Review: Soul Sister

Written by: Mark O'Neill


Marlowe Theatre, Canterbury

‘What’s Love Got To Do With It?’ The question reverberates through this biographical musical.

Just 16 when she meets songwriter Ike, the powerfully-voiced Anne is soon christened Tina Turner, and though she’s entranced by this smooth talker with a musical gift to match her own, it’s the first gesture of ownership in a tragically imbalanced relationship.

Soul Sister Tina Turner musical

Emi Wokoma is mesmerising in the central role, able to emulate the raw fire of Turner’s vocals, uncannily mimic her movements and fully command the stage, while Chris Tummings does well with the difficult part of Ike, unforgivable yet remaining human. The costumes dazzle, the backing band impresses and no Tina devotee will feel short-changed by the numbers, from a soulful cover of The Beatles’ Help to the showstopping River Deep, Mountain High. But with all the baggage we bring to Tina and Ike’s story, Soul Sister faces inevitable difficulties.

The programme speaks of an Ike Turner ruined from the start by the prejudicial times in which he grew up, but aside from a mention of the murder of Ike’s father, which he witnessed as a child, this thread is unexplored in the show. Historical context of Tina and Ike’s rise to fame is projected in curious comic-strip bubbles behind the action, a technique aiming for depth but managing to distract (are we watching a scene of marital discord or reading about JFK?) and feels superficially shoehorned, rather than complementing the story.

Instead of convincing that Ike and Tina’s is a tale illuminated by civil rights struggles, these flashes of 60s strife and 70s feminism convey how claustrophobically sealed-off the couple seem. Tina speaks of having few friends, and this loneliness gives occasional glimpses of her need for the abusive Ike.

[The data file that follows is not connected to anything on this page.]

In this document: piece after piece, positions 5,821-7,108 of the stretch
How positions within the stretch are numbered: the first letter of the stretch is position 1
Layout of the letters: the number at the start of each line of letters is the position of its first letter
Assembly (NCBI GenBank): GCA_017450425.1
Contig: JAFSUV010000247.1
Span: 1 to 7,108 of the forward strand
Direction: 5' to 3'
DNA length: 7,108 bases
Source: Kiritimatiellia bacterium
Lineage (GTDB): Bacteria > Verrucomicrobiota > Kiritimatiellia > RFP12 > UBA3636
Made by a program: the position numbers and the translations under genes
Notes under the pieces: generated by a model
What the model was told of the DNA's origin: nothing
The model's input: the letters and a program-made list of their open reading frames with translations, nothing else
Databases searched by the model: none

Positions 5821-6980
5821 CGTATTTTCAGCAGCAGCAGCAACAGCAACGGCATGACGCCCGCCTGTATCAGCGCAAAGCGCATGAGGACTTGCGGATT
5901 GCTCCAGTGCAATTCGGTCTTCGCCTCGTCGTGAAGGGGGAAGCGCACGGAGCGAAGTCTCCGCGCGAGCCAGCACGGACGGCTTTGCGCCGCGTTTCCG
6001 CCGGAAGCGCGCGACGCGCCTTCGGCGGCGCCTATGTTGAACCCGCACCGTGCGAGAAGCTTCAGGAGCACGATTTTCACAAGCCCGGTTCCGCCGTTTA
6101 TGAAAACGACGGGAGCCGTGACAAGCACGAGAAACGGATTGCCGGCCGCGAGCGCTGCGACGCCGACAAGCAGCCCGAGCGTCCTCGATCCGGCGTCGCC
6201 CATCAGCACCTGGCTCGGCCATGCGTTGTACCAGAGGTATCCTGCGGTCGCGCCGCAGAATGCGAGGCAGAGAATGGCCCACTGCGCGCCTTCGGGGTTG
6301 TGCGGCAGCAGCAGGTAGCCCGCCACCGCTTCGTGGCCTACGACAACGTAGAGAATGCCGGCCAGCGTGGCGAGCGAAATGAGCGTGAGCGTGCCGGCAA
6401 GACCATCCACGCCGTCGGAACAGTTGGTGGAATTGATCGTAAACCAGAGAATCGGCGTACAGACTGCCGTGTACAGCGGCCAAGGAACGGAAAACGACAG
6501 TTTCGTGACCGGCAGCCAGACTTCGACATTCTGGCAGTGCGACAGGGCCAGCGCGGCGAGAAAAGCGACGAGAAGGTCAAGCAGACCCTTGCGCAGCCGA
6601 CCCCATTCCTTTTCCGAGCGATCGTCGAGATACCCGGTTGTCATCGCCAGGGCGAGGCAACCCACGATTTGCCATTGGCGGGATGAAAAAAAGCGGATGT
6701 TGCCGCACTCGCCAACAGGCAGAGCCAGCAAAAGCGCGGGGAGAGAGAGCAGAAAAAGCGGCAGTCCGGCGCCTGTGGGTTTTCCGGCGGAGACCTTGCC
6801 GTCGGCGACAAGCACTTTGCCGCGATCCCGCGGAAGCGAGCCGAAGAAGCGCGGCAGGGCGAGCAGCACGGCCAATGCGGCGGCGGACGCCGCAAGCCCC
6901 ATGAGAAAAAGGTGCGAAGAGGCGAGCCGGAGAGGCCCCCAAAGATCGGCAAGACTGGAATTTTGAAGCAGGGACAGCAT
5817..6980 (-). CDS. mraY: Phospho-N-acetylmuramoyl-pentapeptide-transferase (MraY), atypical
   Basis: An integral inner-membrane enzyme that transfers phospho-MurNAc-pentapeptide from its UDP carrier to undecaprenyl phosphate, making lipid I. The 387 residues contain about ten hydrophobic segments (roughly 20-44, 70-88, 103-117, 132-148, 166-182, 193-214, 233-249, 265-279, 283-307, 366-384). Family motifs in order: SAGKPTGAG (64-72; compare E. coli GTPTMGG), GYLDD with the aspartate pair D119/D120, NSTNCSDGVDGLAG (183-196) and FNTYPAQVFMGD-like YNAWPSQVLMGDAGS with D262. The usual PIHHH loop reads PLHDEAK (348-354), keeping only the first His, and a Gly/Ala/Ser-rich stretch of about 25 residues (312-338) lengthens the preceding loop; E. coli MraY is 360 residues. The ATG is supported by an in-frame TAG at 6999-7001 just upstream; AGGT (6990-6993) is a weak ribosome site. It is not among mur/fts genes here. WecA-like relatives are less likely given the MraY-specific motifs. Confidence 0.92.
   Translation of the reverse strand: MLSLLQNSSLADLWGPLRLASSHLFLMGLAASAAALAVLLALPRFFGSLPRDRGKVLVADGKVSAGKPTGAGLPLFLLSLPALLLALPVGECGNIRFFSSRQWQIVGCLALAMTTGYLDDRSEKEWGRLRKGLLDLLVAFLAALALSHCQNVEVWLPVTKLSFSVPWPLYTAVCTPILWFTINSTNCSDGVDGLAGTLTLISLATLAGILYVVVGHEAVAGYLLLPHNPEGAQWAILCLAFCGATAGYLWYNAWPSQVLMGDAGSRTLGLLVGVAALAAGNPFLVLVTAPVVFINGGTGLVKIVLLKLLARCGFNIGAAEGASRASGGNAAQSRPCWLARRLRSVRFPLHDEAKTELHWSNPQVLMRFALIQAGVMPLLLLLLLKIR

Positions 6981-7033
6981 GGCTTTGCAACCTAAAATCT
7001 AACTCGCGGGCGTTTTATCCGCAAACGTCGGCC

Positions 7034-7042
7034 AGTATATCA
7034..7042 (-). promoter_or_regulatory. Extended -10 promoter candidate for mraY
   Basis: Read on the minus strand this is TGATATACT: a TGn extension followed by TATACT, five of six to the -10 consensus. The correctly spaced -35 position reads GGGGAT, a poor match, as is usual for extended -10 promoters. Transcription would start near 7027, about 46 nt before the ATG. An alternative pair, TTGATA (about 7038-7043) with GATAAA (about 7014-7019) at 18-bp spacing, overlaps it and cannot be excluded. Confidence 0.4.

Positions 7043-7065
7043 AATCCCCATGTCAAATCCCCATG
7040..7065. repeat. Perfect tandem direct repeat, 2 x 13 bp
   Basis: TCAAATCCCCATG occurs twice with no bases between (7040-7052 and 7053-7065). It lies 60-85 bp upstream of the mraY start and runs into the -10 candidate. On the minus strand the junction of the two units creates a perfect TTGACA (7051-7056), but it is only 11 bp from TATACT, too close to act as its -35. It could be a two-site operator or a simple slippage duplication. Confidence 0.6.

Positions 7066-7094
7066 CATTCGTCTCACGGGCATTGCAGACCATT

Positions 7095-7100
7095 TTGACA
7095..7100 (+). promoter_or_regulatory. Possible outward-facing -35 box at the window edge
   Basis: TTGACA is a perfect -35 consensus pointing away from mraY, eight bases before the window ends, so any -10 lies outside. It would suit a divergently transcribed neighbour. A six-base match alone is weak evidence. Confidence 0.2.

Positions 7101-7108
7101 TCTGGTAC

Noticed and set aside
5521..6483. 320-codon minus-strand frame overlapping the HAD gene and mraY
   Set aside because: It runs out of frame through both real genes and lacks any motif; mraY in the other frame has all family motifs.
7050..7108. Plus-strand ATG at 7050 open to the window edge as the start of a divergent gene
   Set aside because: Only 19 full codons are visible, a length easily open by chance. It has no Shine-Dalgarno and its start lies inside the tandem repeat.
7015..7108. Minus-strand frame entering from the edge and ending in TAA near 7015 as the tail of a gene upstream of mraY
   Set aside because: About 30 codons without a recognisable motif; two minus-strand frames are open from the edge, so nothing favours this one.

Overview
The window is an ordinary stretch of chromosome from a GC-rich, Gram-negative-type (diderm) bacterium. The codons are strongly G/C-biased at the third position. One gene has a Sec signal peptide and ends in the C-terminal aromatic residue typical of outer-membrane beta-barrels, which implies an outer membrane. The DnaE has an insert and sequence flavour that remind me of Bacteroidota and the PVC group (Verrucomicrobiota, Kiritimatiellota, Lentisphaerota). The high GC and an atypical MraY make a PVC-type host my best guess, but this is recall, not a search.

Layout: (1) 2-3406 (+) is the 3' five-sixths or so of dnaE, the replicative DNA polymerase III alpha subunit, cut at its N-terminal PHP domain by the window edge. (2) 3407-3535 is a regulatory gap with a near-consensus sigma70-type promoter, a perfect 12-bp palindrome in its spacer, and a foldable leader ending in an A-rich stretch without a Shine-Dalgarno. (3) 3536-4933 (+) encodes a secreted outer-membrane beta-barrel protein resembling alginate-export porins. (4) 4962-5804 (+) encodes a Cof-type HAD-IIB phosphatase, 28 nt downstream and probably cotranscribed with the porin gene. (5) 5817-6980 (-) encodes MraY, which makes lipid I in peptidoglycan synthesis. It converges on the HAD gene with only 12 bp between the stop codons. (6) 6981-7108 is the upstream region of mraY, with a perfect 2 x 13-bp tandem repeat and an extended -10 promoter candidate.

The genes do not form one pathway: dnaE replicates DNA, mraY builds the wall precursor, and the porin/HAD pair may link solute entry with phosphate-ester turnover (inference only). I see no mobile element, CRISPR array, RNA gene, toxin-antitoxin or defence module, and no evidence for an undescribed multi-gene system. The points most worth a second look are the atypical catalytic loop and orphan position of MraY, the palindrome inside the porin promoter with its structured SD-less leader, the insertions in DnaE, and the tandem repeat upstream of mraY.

Soul Sister suffers from a central ambivalence. On the one hand, Tina Turner is beloved by millions of fans the world over, so her rise to fame should be triumphant, which is what the muscular songs – unforgettably delivered by Wokoma – project. Conversely, domestic violence has been at the heart of Turner’s professional partnership, marriage and life. Can the two be reconciled for a carefree night at the theatre? Minutes after Ike hits Tina full in the face in a hotel room, he’s out delivering a one-liner, leaving the audience unsure how to react. Torn between being bravely true to Tina’s story, and letting fans sing along to the songs they adore, the musical has something of a split personality.

Nowhere is this better expressed than in the final half hour. After Ike’s paranoia and cocaine habit lead Tina to attempt suicide before finally leaving him, the show runs dry of tabloid juice and sees nowhere to go but the stage. Lights glare as we’re transported to a celebratory concert crowned by Addicted to Love and The Best. And that’s the end.

While the party atmosphere will delight Turner fans, the narrative simply peters out. You’d be forgiven for feeling that the preceding pain and sadness fails to mesh with the powerhouse ending, and Soul Sister’s unbalanced result reminds us that real lives won’t always fit jukebox musicals’ comforting conventions.




Author: Mark O'Neill

Canterbury-based writer and editor with a love for cinema, literature, theatre and taking everything too seriously. He can mostly be found walking through self-checkouts.

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